The Kenai Peninsula-Clarion is reducing its print editions to two days a week, starting May 3.
The Clarion is owned by Sound Publishing, the same news company that owns the Juneau Empire, which is also moving to a twice-a-week print edition. The newspapers will be focusing more on their online news offerings, as the printed word becomes more expensive to produce and distribute, and as more readers adapt to a 24-hour digital news cycle.
The economics of printing just two days a week are uncertain at best. The fewer the people who subscribe to newsprint editions and the fewer the copies that are printed, the more expensive it becomes maintain staff to print the small number of copies and distribute those papers, as subscribers become spread out and paper deliverers can not make enough money to make it worth doing a route. Eventually, newspapers will shut their presses down altogether. In Juneau and in Kenai, the newspapers will be printed in the Seattle area, and flown up to Alaska, adding weather and flight delays to the mix that may make it increasingly an impractical option.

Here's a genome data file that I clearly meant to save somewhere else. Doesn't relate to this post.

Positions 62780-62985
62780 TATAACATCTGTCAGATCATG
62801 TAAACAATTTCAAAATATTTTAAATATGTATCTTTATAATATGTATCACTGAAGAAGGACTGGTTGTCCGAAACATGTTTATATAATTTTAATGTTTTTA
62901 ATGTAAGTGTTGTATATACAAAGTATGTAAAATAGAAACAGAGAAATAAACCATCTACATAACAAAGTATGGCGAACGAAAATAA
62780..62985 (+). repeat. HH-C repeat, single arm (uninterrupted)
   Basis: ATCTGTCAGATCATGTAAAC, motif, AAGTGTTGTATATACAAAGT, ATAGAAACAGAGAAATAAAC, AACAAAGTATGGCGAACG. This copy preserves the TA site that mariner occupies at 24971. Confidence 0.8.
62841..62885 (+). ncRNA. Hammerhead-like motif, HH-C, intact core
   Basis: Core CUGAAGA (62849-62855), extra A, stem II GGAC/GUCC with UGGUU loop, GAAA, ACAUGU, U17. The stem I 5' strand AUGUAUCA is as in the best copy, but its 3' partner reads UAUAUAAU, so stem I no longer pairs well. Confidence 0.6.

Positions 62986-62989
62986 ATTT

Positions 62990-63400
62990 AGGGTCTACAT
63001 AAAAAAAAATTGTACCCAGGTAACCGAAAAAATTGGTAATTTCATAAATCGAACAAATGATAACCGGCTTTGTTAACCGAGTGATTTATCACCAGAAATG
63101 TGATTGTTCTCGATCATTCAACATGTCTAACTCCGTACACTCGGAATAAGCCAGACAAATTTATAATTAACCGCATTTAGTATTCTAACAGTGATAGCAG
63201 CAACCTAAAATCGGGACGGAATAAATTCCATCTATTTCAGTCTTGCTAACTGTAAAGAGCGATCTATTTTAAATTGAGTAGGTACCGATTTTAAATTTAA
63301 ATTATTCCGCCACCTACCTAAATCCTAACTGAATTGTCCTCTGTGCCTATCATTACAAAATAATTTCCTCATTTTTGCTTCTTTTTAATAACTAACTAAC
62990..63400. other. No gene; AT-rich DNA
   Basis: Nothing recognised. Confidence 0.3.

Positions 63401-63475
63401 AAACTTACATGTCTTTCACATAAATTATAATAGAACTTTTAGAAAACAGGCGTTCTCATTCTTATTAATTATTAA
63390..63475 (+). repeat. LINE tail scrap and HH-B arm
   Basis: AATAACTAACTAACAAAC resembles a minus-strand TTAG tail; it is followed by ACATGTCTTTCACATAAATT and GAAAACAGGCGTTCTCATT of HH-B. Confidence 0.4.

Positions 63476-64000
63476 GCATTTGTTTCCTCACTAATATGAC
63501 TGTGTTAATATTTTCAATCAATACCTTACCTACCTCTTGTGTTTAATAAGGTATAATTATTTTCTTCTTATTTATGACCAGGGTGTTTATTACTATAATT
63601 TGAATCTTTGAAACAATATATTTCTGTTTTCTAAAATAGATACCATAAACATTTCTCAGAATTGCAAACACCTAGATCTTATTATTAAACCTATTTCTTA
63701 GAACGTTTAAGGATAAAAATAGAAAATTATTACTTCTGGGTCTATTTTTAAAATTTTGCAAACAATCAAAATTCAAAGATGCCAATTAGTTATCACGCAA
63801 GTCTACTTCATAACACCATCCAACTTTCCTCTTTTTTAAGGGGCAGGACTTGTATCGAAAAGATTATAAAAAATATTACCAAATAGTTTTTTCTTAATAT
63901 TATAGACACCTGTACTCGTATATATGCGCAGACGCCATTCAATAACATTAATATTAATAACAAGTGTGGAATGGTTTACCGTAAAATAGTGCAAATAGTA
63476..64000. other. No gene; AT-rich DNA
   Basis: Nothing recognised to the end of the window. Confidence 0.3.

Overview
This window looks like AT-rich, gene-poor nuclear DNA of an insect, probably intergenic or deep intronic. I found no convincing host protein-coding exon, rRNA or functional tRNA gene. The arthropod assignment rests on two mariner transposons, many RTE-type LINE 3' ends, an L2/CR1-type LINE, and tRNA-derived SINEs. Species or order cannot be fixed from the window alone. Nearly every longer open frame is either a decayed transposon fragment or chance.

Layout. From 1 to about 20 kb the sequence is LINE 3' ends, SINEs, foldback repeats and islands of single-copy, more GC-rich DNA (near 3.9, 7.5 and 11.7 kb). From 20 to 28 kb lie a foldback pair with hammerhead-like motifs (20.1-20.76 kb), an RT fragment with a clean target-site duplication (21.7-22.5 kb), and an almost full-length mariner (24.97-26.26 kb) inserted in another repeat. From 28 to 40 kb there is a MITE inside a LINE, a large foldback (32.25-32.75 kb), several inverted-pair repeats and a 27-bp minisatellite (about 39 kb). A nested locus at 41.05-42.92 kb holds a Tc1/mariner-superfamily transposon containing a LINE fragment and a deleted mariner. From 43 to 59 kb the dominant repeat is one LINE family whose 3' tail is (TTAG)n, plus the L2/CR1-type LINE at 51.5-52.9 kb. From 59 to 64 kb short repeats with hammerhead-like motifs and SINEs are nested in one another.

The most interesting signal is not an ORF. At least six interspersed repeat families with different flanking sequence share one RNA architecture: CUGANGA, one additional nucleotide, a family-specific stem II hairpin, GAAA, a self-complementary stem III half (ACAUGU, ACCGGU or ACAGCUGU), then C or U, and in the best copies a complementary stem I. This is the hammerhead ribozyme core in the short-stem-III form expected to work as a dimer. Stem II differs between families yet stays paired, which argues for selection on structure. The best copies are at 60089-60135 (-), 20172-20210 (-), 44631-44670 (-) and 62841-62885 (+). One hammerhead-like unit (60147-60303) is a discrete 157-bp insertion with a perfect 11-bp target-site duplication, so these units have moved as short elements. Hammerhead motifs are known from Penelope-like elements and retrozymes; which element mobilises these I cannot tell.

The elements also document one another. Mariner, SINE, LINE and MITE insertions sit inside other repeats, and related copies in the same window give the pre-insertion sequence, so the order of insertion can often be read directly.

Some newspapers have not chosen to experiment with this bridge to the future, but to make the leap altogether. For example, on Feb. 26, The Birmingham News, The Huntsville Times and Mobile’s Press-Register stopped printing altogether, and moved online.